As a seacam dealer you probably know more that I do about their products. I thought that I had read somewhere that Seacam had made a version of their superdome that was more of the full hemisphere. Maybe it was only the "deepwater" superdome that others on Wetpixel have referred to. My superdomes were purchased about 1999 or 2000. If all superdomes are the same portion of the full hemisphere, my good results using 80mm of extension tube with the 16-35mm lens would also be applicable for all seacam users and their superdomes.
One thing different on my superdomes is that they do not have the original seacam dome port shade of that era because it did not allow you to turn the housing on its nose to change film without the glass hitting the table or bench. So I made paira of concentric "nesting" shades for my superdomes. The inner shade is for use with a fisheye lens and does allow you to set the housing on its nose without bumping the glass. The second outer shade protrudes a bit farther and was cut to match the coverage of a 14mm lens. This shade is what I use slightly narrower angle coverage 17-35mm f2.8 and 16-35mm f4 lenses. The "larger" shade provided far better prevention of flare, particularly with the early versions of Sigma's 14mm lens which was all Nikon users had available prior to the introduction of the Nikon 14mm several years later. The outer shade can be easily removed when using the fisheye. Having them "nest" was the best way I could think of to travel with two shades. I also made pairs of nesting shades for my seacam wideports. The wider shade to use with the 17-35mm when I didn't want the size and bulk of the superdome and the outer shade cut for use with the Nikon 24-85mm.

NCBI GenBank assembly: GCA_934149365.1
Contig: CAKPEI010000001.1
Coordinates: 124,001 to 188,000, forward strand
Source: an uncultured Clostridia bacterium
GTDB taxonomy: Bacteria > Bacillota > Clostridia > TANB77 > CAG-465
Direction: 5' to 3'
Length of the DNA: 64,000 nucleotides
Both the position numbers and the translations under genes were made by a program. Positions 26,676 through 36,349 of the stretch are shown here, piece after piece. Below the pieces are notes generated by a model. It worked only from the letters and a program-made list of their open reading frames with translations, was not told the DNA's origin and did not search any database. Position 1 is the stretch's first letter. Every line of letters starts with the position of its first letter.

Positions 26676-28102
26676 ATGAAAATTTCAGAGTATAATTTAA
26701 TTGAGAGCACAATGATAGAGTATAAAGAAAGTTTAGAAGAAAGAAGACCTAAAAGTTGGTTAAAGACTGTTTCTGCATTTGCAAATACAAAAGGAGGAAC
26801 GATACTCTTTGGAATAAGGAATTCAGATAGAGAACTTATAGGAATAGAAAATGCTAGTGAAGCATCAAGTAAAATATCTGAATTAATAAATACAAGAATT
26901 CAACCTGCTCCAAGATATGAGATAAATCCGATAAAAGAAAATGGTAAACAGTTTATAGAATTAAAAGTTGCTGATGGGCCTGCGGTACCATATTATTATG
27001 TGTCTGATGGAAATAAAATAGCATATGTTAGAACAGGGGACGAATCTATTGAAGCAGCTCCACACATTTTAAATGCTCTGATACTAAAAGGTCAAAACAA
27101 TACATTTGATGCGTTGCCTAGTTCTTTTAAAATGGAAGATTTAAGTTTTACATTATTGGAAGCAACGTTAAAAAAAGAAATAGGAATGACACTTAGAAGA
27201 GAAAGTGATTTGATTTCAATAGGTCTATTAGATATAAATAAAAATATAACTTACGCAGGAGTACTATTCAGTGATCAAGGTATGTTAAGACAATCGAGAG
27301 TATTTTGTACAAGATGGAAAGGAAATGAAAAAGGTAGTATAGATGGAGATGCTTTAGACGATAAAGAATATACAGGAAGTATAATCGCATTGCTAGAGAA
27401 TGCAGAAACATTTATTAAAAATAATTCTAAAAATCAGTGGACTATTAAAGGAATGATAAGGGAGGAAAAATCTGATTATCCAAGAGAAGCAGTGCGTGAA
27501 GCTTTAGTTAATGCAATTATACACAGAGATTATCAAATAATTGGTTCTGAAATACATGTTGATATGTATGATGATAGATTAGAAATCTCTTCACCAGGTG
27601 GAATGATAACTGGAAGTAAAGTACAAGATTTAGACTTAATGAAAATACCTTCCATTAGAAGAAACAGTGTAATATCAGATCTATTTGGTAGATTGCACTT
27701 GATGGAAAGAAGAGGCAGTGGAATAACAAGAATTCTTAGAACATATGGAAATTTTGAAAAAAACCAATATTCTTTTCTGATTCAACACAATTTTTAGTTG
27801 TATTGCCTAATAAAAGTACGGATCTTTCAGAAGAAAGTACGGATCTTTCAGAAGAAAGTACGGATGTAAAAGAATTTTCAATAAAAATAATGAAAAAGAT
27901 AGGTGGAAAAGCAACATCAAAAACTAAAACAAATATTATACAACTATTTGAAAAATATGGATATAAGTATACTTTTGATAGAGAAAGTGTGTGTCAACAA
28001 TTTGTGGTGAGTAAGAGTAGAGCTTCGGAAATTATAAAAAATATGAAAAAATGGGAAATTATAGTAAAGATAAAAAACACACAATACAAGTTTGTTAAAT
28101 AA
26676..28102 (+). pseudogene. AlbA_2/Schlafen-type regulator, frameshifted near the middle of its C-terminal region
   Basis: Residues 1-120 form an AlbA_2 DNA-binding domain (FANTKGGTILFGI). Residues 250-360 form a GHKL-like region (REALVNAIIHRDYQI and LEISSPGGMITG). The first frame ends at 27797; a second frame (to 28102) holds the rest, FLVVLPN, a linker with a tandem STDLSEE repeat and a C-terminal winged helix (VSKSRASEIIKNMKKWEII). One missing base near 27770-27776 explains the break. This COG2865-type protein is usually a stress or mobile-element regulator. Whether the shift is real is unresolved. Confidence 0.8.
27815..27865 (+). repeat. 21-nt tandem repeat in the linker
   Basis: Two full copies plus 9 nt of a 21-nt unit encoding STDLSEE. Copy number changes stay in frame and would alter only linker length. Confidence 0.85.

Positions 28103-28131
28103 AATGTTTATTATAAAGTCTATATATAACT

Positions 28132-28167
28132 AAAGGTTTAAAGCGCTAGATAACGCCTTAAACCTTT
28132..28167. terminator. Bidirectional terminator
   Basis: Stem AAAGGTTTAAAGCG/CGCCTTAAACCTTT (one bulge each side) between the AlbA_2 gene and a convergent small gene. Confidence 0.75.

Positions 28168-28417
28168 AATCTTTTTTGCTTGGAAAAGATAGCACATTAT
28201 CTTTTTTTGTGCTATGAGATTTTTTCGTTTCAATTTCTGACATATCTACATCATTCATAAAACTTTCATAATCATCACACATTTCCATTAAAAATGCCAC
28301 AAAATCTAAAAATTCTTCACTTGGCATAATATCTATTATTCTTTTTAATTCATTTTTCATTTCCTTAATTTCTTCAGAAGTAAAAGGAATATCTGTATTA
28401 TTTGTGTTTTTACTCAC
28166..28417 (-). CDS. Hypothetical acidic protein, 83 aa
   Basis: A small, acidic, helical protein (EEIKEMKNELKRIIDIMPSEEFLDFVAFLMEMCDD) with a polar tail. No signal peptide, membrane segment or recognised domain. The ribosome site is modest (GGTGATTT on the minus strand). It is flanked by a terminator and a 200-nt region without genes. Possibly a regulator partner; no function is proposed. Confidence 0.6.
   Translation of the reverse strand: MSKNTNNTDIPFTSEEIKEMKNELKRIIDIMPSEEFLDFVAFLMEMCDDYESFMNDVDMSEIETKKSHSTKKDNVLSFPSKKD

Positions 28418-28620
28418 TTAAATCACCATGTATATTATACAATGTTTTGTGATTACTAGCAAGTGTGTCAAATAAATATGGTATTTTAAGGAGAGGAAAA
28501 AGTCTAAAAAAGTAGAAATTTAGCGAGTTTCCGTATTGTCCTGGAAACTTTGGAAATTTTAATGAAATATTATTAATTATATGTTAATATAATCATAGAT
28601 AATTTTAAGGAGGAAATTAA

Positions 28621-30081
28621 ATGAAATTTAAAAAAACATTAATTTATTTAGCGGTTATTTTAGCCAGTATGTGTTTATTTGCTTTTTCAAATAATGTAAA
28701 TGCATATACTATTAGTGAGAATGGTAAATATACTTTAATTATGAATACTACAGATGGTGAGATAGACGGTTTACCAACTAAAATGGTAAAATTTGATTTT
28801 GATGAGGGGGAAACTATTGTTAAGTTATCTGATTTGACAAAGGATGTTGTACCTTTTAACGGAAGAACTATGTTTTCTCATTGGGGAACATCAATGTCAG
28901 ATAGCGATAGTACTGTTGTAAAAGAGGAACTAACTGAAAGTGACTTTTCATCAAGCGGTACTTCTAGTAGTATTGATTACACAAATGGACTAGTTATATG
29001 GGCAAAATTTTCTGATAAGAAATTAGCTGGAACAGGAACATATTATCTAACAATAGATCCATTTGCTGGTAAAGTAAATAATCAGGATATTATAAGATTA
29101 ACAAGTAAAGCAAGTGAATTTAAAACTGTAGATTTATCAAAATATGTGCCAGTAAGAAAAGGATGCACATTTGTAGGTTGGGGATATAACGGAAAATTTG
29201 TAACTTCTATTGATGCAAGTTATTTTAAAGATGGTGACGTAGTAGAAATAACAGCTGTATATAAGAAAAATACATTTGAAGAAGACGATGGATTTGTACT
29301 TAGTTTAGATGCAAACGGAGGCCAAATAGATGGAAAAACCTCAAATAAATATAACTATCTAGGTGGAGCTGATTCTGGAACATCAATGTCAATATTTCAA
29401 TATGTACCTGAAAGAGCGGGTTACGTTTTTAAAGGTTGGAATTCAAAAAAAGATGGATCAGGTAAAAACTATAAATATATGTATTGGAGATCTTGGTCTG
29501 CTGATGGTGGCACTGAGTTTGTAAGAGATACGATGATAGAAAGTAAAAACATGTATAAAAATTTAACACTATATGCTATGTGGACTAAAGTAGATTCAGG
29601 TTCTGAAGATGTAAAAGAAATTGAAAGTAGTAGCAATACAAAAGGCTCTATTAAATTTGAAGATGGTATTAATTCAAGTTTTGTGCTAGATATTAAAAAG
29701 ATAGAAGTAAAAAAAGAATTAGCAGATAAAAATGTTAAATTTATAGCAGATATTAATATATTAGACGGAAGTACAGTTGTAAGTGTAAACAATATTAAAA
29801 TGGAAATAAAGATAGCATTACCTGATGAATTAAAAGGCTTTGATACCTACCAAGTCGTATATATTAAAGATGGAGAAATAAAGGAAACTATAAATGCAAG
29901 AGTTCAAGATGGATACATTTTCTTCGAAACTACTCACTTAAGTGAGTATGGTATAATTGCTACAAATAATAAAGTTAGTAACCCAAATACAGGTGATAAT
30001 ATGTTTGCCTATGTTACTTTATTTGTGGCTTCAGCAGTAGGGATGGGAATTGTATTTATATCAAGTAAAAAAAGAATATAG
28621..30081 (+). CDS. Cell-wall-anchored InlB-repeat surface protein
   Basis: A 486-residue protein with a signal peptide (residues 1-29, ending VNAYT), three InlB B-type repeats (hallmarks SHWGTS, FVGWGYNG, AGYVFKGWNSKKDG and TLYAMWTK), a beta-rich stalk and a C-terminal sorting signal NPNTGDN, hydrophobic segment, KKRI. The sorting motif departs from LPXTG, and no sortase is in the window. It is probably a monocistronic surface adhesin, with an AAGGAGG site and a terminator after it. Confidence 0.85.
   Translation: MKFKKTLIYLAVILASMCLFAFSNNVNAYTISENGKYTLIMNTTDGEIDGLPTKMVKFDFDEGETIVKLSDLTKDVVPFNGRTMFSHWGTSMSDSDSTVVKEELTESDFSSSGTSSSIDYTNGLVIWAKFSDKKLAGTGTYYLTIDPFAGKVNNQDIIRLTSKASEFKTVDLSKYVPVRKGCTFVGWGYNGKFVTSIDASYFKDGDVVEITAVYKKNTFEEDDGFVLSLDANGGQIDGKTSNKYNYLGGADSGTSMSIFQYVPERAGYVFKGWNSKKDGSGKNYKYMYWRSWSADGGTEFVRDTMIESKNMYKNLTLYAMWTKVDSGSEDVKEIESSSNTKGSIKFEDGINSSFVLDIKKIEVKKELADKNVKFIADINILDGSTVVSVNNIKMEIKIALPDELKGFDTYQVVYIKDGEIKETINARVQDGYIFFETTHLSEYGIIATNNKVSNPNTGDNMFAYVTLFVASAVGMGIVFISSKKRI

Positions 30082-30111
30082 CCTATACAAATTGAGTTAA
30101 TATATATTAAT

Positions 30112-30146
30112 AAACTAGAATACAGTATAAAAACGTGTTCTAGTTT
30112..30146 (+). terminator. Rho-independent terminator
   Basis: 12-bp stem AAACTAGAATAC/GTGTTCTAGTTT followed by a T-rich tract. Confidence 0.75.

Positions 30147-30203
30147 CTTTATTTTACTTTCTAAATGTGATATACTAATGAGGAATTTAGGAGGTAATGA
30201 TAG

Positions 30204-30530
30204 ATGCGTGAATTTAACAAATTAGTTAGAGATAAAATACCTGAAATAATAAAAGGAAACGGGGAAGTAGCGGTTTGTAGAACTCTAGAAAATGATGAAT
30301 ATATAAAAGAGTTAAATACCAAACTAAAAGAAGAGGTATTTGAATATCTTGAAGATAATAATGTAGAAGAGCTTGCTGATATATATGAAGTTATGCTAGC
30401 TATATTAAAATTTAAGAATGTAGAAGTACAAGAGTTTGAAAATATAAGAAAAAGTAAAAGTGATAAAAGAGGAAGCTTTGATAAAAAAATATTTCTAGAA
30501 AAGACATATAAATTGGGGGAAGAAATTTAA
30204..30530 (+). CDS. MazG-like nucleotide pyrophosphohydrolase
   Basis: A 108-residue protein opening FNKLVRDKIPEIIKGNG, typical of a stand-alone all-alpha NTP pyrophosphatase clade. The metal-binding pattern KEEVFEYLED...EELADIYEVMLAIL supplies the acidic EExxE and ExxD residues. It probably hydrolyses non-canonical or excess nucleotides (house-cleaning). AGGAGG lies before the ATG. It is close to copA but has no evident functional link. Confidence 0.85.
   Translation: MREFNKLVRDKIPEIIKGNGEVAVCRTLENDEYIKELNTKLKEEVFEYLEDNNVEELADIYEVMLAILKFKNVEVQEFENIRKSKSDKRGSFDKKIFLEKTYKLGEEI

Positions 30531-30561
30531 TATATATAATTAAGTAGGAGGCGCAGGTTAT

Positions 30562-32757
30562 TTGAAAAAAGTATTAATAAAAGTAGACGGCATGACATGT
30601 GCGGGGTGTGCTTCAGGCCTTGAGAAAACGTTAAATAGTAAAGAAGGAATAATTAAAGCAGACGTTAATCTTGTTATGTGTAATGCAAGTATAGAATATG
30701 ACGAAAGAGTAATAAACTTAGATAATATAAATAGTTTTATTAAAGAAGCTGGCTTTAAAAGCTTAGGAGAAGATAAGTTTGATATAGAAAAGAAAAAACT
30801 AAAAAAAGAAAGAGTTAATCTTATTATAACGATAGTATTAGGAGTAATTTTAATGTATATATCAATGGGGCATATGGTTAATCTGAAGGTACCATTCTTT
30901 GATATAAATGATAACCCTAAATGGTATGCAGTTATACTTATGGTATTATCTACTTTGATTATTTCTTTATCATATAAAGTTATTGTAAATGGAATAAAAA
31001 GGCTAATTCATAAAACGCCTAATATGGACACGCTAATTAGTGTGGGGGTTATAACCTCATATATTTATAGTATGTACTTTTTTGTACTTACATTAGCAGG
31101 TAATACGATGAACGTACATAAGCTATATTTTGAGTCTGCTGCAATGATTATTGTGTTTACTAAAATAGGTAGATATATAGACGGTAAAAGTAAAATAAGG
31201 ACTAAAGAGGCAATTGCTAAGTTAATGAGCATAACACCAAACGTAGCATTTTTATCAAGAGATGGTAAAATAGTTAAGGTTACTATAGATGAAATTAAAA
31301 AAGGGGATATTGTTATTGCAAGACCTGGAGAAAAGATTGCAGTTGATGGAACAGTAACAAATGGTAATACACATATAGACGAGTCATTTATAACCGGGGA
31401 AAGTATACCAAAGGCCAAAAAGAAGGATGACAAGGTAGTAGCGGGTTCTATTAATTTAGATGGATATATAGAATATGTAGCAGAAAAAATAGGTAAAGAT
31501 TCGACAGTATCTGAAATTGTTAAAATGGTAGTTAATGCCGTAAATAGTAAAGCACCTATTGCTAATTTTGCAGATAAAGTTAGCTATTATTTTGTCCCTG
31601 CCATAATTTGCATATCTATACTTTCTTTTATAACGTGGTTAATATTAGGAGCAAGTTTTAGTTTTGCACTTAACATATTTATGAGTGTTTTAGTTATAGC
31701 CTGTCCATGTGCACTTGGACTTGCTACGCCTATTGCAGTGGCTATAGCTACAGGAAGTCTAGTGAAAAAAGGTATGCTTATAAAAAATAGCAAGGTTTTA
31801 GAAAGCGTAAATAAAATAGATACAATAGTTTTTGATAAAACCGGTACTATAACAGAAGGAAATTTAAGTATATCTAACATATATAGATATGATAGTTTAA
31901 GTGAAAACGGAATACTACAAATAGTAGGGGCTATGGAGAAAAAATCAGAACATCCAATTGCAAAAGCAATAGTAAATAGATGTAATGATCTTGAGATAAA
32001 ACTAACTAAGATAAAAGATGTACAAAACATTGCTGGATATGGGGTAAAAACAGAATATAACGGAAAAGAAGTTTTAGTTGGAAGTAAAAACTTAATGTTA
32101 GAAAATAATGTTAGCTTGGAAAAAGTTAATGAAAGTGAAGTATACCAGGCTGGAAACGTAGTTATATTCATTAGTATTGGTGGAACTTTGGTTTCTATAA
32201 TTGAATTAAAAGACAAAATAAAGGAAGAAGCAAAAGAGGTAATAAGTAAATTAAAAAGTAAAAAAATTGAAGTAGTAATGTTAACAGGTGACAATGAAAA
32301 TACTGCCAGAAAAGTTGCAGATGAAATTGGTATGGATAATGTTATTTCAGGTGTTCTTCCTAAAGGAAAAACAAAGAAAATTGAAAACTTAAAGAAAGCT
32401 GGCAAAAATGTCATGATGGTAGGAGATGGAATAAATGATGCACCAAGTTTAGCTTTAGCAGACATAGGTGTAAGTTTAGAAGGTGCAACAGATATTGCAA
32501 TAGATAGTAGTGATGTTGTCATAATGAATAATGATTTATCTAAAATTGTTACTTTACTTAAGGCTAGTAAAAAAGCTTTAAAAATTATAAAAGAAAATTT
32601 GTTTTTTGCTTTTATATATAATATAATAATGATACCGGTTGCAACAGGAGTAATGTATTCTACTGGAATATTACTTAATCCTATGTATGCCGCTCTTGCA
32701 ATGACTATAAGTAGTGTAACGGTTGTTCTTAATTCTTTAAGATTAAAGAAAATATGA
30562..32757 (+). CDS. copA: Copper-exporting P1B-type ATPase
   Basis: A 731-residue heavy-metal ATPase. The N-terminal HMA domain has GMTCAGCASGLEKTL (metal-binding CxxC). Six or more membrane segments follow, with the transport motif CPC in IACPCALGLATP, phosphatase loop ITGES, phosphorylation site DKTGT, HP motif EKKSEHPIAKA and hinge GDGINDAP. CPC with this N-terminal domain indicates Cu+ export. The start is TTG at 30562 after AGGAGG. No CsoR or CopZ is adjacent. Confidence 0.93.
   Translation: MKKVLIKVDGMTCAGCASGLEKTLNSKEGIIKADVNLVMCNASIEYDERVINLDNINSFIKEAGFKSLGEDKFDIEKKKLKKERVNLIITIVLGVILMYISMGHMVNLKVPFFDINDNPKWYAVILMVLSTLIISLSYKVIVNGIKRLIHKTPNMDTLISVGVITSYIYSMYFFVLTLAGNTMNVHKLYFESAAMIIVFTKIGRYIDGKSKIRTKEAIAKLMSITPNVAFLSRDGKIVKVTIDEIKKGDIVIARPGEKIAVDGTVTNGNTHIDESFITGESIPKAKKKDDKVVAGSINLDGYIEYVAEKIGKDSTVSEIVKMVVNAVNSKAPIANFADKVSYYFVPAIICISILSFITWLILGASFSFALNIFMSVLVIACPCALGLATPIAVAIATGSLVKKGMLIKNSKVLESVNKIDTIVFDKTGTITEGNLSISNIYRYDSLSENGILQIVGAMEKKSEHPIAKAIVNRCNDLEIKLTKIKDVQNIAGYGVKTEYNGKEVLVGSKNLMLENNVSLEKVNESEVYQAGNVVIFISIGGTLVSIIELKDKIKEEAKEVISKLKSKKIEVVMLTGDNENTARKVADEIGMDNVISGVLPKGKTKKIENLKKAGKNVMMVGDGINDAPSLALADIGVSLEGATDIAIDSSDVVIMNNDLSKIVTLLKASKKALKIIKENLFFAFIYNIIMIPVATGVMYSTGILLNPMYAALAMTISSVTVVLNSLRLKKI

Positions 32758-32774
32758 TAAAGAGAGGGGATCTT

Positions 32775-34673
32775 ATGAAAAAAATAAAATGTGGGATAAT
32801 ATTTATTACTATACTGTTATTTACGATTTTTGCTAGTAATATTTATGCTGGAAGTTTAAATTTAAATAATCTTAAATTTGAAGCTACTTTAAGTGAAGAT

As an afterthought - Harald Hordosch could answer this question about superdomes in a moment, and from what Stephen Frink has told me, he does watch for online comments about seacam products. But for some reason, he refuses to help in these discussions.